May 28, 2004

UGA By Any Other Name

UGA May Lose It's Name [Atlanta Journal Constitution]

After 219 years, the University of Georgia could become the school with no name.

UGA's already messy divorce from its fund-raising organization took a nasty, unexpected twist Thursday: It turns out that the university doesn't hold the trademark to its own name. Instead, in papers filed last year, the University of Georgia Foundation has declared itself the owner of all things labeled "University of Georgia."

In doing so, the nonprofit foundation asserted control over every commercial use of the university's moniker, from UGA-embossed coffee mugs to boxer shorts — to "education services, namely providing instruction at the college level," according to its trademark papers.

It's not clear how the trademark filing will affect a yearlong dispute over attempts by some foundation trustees to oust UGA President Michael Adams. But the name issue puts a new spin on the state Board of Regents' decision Tuesday to end UGA's 67-year relationship with the foundation.

On Wednesday, regents' leaders said that if the foundation remained in business, it could no longer operate with the university's imprimatur. State officials described UGA's name as the regents' "intellectual property."

But, at least in theory, the foundation could try to force the University of Georgia, founded in 1785, to stop calling itself the University of Georgia.

How's that for an unfortunate turn of events? I'm sure that the UGA Foundation will just use this for levarage, but consider for a moment if the UGA Foundation successfully pressed for UGA to change it's name? Let's run the absolute worst-case scenario. (Pardon me as I try to channel Lewis Grizzard for a moment... ah, there.)

The UGA Foundation, embittered by years of disputes, hires a Dream Team of lawyers and wins legal ownership of the name "The University of Georgia" and "UGA." Along with the rights to these names comes a flood of lucrative licensing deals for t-shirts and other promotional items.

The Foundation finds itself suddenly swimming in the cash, newly freed of the ties to the university whose name it owns. It's profit margins draw the attention of Big Business and The Foundation is quickly purchased by AOL/Time/Warner. Ted Turner and the boys, in dire need of the revenue stream, decide to cease any financial support to the University.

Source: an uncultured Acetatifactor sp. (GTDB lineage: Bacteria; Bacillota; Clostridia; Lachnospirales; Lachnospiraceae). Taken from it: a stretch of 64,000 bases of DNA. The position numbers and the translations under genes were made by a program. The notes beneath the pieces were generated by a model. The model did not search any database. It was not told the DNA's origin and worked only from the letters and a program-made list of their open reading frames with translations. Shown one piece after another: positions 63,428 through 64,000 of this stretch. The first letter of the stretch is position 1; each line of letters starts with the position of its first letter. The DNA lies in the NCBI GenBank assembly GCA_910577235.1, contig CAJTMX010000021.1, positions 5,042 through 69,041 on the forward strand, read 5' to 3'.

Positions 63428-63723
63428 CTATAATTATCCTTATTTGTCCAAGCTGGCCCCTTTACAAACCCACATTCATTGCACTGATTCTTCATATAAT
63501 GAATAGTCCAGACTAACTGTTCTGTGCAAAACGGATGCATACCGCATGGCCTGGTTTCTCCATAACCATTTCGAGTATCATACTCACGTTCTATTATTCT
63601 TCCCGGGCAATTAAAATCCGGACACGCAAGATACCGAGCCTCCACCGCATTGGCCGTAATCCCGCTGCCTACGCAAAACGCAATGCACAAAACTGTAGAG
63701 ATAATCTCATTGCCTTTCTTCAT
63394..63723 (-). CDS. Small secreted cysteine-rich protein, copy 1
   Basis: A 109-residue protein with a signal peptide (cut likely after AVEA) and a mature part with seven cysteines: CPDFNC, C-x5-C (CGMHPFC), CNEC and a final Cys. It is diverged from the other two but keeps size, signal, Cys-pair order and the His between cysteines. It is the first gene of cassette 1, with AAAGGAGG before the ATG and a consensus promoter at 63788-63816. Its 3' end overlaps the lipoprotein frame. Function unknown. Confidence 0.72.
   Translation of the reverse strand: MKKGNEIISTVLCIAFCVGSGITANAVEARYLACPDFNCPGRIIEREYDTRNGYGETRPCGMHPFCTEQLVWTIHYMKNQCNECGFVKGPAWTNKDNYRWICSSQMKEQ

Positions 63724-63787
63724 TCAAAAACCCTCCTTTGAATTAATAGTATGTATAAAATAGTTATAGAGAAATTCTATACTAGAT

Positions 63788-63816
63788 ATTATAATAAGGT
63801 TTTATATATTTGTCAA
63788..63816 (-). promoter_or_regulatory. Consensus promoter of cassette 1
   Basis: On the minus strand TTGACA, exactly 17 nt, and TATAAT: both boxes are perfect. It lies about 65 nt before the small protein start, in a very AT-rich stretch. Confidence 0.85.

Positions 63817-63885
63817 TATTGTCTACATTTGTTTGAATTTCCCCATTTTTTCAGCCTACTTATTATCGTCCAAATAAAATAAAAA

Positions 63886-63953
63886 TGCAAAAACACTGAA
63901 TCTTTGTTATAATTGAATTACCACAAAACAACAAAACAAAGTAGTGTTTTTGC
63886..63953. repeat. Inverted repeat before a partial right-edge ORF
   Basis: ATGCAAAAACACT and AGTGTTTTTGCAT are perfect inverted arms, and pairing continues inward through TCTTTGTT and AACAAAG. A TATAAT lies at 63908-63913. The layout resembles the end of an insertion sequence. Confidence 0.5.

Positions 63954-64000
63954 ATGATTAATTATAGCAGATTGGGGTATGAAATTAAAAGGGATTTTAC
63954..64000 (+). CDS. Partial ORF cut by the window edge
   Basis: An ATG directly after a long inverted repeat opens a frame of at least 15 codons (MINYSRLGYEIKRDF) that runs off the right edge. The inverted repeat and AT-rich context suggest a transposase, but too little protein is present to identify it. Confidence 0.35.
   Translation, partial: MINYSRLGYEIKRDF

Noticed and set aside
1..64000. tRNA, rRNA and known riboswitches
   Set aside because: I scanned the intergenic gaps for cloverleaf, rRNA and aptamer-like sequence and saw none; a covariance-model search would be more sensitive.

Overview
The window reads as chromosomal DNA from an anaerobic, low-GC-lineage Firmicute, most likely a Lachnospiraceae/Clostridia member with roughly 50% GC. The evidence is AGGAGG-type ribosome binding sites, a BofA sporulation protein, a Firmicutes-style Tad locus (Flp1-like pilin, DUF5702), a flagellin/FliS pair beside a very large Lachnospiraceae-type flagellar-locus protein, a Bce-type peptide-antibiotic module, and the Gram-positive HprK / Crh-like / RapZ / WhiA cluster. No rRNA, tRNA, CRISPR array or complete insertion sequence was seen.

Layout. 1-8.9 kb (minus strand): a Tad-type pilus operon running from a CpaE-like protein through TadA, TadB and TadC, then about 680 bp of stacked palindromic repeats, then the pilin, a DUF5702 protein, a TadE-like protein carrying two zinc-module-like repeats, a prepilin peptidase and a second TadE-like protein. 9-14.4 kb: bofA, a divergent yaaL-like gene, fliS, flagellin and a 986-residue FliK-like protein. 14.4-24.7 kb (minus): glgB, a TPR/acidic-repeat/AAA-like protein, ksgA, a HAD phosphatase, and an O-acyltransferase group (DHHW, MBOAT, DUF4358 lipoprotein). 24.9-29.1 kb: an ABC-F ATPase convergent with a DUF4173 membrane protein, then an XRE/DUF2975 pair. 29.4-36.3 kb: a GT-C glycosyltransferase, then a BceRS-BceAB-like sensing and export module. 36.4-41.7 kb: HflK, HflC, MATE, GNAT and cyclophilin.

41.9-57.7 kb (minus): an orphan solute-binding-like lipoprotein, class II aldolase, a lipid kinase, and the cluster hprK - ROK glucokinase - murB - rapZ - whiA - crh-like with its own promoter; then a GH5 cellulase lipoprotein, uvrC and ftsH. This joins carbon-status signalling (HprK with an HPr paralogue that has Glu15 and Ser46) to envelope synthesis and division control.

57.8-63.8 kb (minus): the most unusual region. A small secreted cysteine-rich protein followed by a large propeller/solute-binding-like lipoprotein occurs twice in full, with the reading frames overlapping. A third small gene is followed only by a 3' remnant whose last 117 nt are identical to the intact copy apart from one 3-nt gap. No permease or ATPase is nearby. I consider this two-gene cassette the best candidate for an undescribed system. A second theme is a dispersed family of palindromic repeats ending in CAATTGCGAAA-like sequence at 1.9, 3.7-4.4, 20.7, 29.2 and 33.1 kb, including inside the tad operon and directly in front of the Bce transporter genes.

Meanwhile, the University is stripped of revenues from licensing it's name and donations from the UGA Foundation, reducing it to near-bankruptcy. They have to find a new source of revenue fast, or they would be faced with shutting down the school. They hold frantic fund-raising efforts, including a telethon hosted by Ray Goff and Larry Munson, offering a glossy 8x10 of the famous picture of our mascot biting the Auburn player in the end zone for each donation above $150.

However, The University's emergency fundraising efforts come up tragically short. Protests by angry students and parents continue for weeks as the Board of Regents conduct emergency meetings to keep the school open. In the 11th hour, The University has no choice but to take cues from professional sports and whore itself out to commercial advertisers.

When the students return in the fall, the new buildings are unveiled: The School of Music, presented by Napster. The Viagra Pharmacy School. The Wal-Mart School of Business. The Amazon.Com Library building. The "1-800-Divorce" School of Law. The School of Psychology, brought to you by Paxil. The Crayola Art School. Caterpillar Bulldozers present: The Wayne Hill School of Environmental Design.

Eventually, the university sells the remaining rights to Disney. Our school colors change to orange and black, and our new mascot, Nemo, leads the "Fighting Clown Fish" onto Eisner Field (where the hedges have been trimmed into amusing character topiaries). Newly-issued diplomas bear signatures of Mickey Mouse ("Chairman of Fun") and Professor Von Drake ("Dean of Smart Stuff"). Local merchants start to cash in on the trend, opening "Lilo & Stitches" Alterations, "The Emperor's New Grooves" records store, and the "Buzz and Woody" Bar & Gentleman's Club.

The final insult comes when the newly-renovated arches welcome students to "Disney's Georgia University Adventure."

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